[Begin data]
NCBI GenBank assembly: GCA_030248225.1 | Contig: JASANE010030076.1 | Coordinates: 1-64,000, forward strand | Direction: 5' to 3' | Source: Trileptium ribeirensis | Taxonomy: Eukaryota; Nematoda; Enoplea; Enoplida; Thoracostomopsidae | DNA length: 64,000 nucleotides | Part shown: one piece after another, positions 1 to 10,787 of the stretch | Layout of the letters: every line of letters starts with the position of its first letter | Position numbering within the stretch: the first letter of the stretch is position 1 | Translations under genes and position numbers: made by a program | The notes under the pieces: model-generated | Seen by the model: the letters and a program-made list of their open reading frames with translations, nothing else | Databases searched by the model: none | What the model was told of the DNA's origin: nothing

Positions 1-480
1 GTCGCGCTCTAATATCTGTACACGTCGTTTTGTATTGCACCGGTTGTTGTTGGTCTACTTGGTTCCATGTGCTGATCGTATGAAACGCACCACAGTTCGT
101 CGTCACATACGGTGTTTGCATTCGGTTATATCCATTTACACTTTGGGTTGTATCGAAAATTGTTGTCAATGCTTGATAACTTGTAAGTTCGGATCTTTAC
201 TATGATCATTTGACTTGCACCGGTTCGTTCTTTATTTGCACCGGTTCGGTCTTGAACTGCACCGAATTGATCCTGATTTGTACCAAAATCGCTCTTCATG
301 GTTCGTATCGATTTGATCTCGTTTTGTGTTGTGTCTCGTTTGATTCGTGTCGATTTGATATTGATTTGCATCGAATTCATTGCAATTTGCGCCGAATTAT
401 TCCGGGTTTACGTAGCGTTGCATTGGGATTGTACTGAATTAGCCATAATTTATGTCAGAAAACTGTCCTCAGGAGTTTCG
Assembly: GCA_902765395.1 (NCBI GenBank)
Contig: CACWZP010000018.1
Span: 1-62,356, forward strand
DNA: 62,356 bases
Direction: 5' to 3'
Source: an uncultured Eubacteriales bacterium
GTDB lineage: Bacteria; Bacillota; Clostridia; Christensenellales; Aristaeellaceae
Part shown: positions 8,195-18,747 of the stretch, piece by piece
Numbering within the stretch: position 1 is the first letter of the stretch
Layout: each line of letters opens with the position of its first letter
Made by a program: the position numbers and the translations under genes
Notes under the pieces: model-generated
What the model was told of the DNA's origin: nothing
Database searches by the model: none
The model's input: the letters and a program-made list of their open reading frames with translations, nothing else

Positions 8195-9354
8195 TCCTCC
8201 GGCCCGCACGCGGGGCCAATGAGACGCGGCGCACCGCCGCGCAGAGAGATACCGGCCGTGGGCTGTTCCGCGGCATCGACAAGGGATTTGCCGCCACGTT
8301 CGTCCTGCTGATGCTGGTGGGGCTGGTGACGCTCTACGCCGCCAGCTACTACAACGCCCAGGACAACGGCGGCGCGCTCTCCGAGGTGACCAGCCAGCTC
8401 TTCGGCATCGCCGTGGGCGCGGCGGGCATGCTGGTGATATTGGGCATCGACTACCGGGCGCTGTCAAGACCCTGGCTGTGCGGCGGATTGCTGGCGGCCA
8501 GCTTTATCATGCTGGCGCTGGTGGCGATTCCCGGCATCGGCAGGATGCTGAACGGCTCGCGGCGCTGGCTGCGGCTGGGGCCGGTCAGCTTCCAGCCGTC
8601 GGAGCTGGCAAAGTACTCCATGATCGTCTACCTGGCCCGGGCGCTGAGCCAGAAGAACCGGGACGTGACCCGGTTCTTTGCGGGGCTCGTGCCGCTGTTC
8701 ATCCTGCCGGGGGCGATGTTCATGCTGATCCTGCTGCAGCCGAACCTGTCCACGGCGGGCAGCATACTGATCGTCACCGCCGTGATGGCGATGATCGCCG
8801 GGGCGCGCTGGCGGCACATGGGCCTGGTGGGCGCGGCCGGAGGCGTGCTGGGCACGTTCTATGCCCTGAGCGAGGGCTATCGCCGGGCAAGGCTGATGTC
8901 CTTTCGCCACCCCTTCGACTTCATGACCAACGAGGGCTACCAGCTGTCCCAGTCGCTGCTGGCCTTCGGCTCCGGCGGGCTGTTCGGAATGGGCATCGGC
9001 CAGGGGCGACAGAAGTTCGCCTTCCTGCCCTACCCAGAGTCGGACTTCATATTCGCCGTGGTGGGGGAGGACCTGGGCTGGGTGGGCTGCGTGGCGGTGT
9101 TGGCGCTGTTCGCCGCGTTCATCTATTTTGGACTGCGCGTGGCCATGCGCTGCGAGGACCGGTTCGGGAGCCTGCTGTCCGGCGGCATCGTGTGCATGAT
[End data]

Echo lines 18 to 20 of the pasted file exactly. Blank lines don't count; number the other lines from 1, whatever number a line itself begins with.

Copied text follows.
Made by a program: the position numbers and the translations under genes
Notes under the pieces: model-generated
What the model was told of the DNA's origin: nothing